3. not warming up your car can cause transmission damage leading it to run at high RPMs and not shifting when it should (on an automatic) and wasting gas. In my stick shift it is nearly impossible to change gears if the car has not warmed up. Me struggling at the intersection to put my car into 1st, while the car idles, isn’t going to save anyone any CO2, time or money.

    I am also not going to track to my car with two kids all the school bags and a pitcher of hot water…

    Plus…what about all the warnings not to buckle your kids into the car seat wearing a big coat because in the event of a crash a big fluffy winter coat can compress and decrease the effectiveness of the car seat restraint system… (I’m not sure how much I buy into that idea either though)

  4. This is bad advice for several reasons as mentioned above by other posters, but one other important factor to consider is that a car’s brakes don’t always work well until they are warmed up. That’s a safety issue and not one that’s solved by wearing a warmer coat or giving your car a hot water bath. I’m willing to do my part for the environment, but not at the cost of safety.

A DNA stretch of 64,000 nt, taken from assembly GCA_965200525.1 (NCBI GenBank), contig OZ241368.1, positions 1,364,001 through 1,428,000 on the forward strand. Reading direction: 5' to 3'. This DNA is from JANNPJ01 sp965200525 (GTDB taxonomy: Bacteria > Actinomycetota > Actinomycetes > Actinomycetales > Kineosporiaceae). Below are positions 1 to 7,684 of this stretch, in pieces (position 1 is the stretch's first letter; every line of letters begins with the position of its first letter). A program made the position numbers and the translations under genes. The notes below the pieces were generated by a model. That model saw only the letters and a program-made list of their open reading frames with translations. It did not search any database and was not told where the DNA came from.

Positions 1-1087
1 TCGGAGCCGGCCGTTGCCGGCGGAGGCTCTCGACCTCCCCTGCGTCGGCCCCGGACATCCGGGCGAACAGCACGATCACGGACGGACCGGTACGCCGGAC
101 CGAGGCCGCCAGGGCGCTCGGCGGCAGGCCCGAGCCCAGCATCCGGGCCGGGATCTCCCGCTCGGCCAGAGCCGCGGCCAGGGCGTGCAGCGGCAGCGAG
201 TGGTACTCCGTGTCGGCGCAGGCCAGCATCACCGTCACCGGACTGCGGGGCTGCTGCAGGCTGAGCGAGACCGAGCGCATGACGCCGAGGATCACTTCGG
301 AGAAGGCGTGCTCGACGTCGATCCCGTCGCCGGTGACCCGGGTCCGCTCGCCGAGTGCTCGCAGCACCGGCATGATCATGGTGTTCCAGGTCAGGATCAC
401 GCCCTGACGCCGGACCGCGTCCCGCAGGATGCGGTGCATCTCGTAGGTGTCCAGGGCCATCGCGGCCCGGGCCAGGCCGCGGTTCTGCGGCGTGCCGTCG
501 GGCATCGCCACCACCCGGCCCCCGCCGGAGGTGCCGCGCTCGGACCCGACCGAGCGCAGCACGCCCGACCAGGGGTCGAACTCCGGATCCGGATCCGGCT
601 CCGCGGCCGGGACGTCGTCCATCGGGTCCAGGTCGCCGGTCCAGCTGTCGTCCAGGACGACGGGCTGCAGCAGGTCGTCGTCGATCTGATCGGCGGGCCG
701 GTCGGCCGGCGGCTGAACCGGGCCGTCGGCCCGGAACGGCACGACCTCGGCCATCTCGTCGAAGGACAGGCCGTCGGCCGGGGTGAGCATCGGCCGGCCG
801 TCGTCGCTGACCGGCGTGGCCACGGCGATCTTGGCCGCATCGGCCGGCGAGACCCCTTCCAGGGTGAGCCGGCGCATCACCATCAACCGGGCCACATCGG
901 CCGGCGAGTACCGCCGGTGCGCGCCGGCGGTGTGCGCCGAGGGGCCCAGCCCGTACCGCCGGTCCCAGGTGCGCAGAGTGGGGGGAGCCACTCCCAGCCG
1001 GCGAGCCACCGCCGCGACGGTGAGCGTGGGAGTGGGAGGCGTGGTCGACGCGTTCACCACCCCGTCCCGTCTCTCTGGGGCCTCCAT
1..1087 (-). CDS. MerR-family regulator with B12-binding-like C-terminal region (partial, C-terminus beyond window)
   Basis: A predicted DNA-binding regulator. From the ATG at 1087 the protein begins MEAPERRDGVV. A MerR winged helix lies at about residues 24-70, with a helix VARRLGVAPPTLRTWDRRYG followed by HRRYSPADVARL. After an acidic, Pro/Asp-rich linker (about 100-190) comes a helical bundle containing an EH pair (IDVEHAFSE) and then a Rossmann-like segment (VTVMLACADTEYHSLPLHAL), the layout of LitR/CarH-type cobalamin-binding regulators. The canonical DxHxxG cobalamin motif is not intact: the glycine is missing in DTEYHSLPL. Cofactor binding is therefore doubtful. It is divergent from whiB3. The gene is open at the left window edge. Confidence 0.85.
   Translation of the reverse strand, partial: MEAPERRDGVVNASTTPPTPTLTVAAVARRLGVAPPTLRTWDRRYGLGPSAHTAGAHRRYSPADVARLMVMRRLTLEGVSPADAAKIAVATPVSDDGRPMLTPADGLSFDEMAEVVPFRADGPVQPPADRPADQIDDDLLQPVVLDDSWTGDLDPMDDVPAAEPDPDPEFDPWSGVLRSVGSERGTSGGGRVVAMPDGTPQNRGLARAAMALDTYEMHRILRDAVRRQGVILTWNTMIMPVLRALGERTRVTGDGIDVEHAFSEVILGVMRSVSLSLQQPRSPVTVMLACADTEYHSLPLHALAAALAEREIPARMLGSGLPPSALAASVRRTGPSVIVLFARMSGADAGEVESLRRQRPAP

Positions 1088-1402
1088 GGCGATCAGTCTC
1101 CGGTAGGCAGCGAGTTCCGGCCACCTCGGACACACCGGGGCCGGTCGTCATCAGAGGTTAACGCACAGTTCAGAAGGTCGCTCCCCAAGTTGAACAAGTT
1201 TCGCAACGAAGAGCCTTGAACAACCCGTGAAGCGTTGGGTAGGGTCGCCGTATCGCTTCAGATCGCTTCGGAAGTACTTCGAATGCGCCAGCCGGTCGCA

5. Obviously a car’s brakes don’t warm up unless they’re used, so this is certainly not a safety issue. And it’s well known that the vast majority of engines suffer less wear if driven slowly as soon as they’re started.

    I think this is very good advice – the amount of energy saved by following a simple rules can be significant. I found a related article at Recycle for London about saving fuel whilst driving.

  6. Dumbest advice i’ve ever heard. But sure, go for it if you like wearing out your car’s mechanical parts at an accelerated rate due to poor oil circulation, emitting even more carbon than if it was warmed up, and driving with high RPMs which damages the engine in the long term and decreases fuel mileage.

    Some practical advice: fire whoever wrote this.

  7. adil akhtar says:

    i have automatic car its 2007 model, cvt transmission, when i start the car its rpm is normally at 1500 rpm then i leave it idle for at least 5 minutes the rpm comes down to 600 to 700 rpm. is this ok to do.

Trackbacks

  1. […] to popular belief, idling is not an effective way to warm up your vehicle, even in cold weather. The best way to warm up your car or truck is to drive it. In fact, with […]

  2. […] I’m not afraid to point that finger at myself, we’re all guilty here. We call it “heating up the car” during winter months, and hide behind myths like “it takes more gas to turn the car on […]